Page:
London Covid-19 doctor says soon staff will be forced to choose whose life to save
Rosena Allin-Khan, a Labour MP and A&E doctor, reveals ‘heart-wrenching’ decisions facing hospital workers
Rosena Allin-Khan, the Labour MP for Tooting and an A&E doctor, is still working regular shifts. On Sunday she worked at St George’s hospital in her south London constituency. She explains how the coronavirus pandemic has affected staff:
I’ve been an A&E doctor for 15 years, and I’ve never seen anything like this before. The departments are quieter because people are staying away from hospital, but the patients are sicker. We’re seeing a distinct rise in the numbers coming in with respiratory symptoms, who are testing Covid-19 positive.
On Sunday, very early in the morning, the entire resuscitation department, where the absolute sickest patients go, was full to capacity with patients with breathing difficulties. We had to move other very ill patients to the paediatric resuscitation area to keep them safe.
This is only set to get worse. We’re seeing patients now who would have only contracted the virus two weeks ago. In the coming 10 days we expect the entire A&E department will be taken up with suspected Covid-19 patients.
Doctors and nurses are brave, and the A&E department is known for being on the frontline and high risk, but there’s a palpable fear among staff for three reasons. Firstly, they’re frightened for their own health and those of the people they love. When I finished my shift yesterday, which was Mother’s Day, I came back to the house and I couldn’t touch or hug my two little girls until I put all my clothes in the wash and had a shower.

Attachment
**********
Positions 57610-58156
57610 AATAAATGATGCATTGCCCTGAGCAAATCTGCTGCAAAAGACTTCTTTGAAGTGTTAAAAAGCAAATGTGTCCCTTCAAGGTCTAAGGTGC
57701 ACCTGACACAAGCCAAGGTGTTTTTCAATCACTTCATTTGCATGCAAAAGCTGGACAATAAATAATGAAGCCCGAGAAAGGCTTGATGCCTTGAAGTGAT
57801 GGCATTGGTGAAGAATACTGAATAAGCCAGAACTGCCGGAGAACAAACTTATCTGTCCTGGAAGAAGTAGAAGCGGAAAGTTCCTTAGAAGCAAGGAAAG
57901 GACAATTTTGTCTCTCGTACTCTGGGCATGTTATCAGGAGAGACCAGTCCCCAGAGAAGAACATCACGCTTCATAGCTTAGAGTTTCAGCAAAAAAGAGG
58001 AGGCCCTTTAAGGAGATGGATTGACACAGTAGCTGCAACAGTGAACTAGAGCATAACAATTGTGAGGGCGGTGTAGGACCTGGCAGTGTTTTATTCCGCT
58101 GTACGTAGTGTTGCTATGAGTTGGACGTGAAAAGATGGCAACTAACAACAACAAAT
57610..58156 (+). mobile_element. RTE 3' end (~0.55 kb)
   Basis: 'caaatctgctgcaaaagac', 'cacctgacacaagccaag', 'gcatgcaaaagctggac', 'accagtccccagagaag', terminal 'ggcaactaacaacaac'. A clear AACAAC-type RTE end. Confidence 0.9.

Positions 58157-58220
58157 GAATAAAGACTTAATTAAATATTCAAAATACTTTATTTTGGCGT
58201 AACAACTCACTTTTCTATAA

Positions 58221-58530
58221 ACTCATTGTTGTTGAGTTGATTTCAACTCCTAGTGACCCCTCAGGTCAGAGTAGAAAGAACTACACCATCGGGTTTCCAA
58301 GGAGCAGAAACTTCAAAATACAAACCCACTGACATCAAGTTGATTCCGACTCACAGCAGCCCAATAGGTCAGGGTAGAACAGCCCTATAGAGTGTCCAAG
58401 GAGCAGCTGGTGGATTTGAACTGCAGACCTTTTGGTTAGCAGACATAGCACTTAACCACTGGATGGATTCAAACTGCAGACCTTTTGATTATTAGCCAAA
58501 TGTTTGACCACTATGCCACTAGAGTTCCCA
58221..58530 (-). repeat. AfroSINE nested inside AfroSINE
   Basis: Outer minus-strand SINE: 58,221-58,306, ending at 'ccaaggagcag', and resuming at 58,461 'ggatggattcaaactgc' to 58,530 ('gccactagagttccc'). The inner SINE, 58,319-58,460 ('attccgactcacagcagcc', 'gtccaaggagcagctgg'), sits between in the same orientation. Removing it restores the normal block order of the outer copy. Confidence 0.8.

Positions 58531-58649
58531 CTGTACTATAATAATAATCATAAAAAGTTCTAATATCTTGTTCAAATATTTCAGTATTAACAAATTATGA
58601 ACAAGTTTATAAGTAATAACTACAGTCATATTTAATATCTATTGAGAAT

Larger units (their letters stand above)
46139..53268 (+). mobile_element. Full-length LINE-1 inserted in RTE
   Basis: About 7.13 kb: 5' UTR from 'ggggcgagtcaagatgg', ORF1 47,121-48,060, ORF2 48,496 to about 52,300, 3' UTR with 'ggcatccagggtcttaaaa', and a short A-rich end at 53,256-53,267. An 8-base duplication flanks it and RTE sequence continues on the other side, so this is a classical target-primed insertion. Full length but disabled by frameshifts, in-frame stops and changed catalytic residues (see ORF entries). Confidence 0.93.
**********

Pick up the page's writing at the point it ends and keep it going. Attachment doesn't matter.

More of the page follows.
The second reason is that staff expect, very soon, potentially to have to make heart-wrenching choices about whose life can be saved if we don’t have enough ventilators. That goes counter to everything you’ve ever learned as a doctor or nurse – to make life-and-death decisions, where we could possibly have saved every one of those people, is unimaginable. This is what our colleagues in Italy are living through now.
Third, the patterns described thus far for symptoms of coronavirus are not what we’re now seeing in the emergency department. We’re seeing young, previously very healthy people, who are ill in hospital. Some are in their 30s, and they need ventilators to stay alive. Some patients are presenting with abdominal pain, which we hadn’t heard of before. A person can come in and say they have a stomach pain, and they’re put in the “green” area of the department – but then they mention they also have a cough. Everybody should be assumed to be Covid-positive until proven otherwise at this point.
There’s also a real concern among staff around the country about personal protective equipment. They either don’t have any, or if they do many feel it’s being rationed. It’s very hard to listen to some colleagues say that as a result of there not being enough equipment to go round, they’re resigned to catching the virus – it’s just a matter of when.
On social distancing, the messaging from the government hasn’t been clear enough. Angela Merkel, the German chancellor, has banned public gatherings of more than two people. It’s clear and easy to understand. There has to be no ambiguity in the language because people’s lives depend on it.
Some people are treating this as a holiday – but without correct distancing measures it’s a disaster waiting to happen. When we are faced in the coming weeks with choices about who gets the last ventilator and who doesn’t, it will be that young person who has gone out socialising, who has ignored advice, who get it. That means someone else’s mother may n